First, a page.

Children's Tylenol is still off the shelves at my neighborhood pharmacy, evidence that the problems that caused 6 million bottles of children's medicines made by Johnson & Johnson's McNeil division to be recalled on April 30, including Motrin, Benadryl, and Zyrtec, haven't been solved. Situation still not normal.
Many of the recalled medicines had excessive amounts of the active ingredients, raising the risk of overdose and poisoning. But so far there's no evidence that children have been harmed by the bad medicines, the Food and Drug Administration reported yesterday to a congressional committee that is investigating the massive recall.
But officials at J&J and McNeil didn't act quickly to investigate and solve quality problems with their children's medicines, despite the fact that other recalls last fall—and the FDA's inspection in April that prompted the latest recall—made it clear that the companies' factories weren't meeting quality standards.
That's not the only problem. For instance, the September 2009 recall, sparked by concern over bacterial contamination, didn't include all the medications at risk of being tainted, the FDA report said. In addition, the company didn't move to improve quality control after almost 50 people complained of specks, metal, or other foreign material in medicines in 2009 and 2010, according to the FDA. That means many families may still have tainted children's medicines in the medicine cabinet.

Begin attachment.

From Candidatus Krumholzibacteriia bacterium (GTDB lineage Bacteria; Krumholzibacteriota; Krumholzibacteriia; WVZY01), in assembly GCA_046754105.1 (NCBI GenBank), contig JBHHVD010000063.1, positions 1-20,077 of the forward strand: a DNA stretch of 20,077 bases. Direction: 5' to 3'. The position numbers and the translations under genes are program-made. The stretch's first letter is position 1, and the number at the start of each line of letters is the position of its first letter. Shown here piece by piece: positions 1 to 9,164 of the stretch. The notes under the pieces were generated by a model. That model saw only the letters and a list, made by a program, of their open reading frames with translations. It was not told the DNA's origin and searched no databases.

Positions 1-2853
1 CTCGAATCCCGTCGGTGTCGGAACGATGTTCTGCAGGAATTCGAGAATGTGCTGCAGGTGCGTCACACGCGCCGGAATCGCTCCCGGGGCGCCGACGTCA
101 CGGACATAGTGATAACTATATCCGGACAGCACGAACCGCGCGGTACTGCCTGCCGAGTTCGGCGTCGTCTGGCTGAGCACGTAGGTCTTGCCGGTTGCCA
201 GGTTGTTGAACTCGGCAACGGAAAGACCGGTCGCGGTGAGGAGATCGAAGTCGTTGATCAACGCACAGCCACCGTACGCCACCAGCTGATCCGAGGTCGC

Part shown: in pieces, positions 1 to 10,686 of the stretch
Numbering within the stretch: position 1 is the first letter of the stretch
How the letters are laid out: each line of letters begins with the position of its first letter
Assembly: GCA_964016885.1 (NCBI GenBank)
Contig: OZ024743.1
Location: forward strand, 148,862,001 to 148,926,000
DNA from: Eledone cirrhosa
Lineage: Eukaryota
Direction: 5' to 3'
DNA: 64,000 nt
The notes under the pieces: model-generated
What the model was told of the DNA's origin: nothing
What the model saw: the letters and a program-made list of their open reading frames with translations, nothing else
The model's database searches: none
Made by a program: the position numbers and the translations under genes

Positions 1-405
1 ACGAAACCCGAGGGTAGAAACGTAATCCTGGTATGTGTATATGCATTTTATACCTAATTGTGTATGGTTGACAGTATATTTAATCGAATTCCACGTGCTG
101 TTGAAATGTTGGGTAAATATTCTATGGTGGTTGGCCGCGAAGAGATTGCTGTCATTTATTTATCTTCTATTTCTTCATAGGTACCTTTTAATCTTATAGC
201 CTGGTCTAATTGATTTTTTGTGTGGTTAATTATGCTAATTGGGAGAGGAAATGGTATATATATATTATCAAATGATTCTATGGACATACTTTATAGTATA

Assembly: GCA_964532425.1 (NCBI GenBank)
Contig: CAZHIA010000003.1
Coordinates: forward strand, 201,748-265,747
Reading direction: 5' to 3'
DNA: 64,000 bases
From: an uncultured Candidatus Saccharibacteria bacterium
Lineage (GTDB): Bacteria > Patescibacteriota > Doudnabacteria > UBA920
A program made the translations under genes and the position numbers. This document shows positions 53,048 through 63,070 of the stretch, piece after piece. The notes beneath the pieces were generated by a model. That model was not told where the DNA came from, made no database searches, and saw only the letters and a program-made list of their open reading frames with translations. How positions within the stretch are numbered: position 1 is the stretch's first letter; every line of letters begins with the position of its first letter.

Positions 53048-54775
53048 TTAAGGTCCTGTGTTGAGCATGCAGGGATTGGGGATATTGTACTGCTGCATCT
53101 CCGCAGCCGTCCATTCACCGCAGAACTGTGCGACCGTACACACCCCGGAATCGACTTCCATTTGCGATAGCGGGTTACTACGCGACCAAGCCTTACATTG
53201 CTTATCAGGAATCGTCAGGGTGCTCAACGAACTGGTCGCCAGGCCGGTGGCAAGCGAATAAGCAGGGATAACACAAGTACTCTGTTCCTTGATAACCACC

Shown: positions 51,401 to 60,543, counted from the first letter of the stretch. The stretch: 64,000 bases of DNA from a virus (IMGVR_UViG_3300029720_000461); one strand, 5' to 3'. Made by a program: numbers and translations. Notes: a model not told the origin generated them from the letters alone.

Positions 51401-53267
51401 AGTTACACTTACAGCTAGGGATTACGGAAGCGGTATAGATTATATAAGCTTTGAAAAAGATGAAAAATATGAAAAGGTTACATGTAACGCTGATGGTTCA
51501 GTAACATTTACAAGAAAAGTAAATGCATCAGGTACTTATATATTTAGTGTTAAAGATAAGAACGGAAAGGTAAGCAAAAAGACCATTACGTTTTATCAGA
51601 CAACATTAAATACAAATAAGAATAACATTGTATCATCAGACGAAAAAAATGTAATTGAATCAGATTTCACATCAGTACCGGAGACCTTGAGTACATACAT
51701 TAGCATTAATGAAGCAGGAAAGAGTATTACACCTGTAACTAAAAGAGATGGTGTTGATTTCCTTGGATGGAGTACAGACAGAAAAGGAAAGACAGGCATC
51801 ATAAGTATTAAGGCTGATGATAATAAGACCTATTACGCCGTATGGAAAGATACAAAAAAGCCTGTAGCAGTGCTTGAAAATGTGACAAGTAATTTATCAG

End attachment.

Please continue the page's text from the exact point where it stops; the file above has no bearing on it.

This latest unsettling situation is a good reminder that we all need to check our medicine cabinets, and throw out children's medicines in the suspect lots. To find out which medications have been recalled, or to request a refund for medicine in your home, visit McNeilProductRecall.com or call 1-888-222-6036. The FDA recommends that parents buy generic children's medications until investigations are complete. (Quality control problems with medications are a growing issue for both prescription and over-the-counter drugs, as I reported back in 2007.) Or consider non-drug alternatives to relieve children's cold symptoms.
Tomorrow J&J boss Colleen Goggins, who is worldwide chairman of the company's consumer group, is scheduled to testify before the House Oversight and Government Reform Committee on the massive pediatric medication recall, as are FDA officials. It will be interesting to see if they have any assurances to offer to parents on the safety of children's medicines aside from, "Oops, sorry."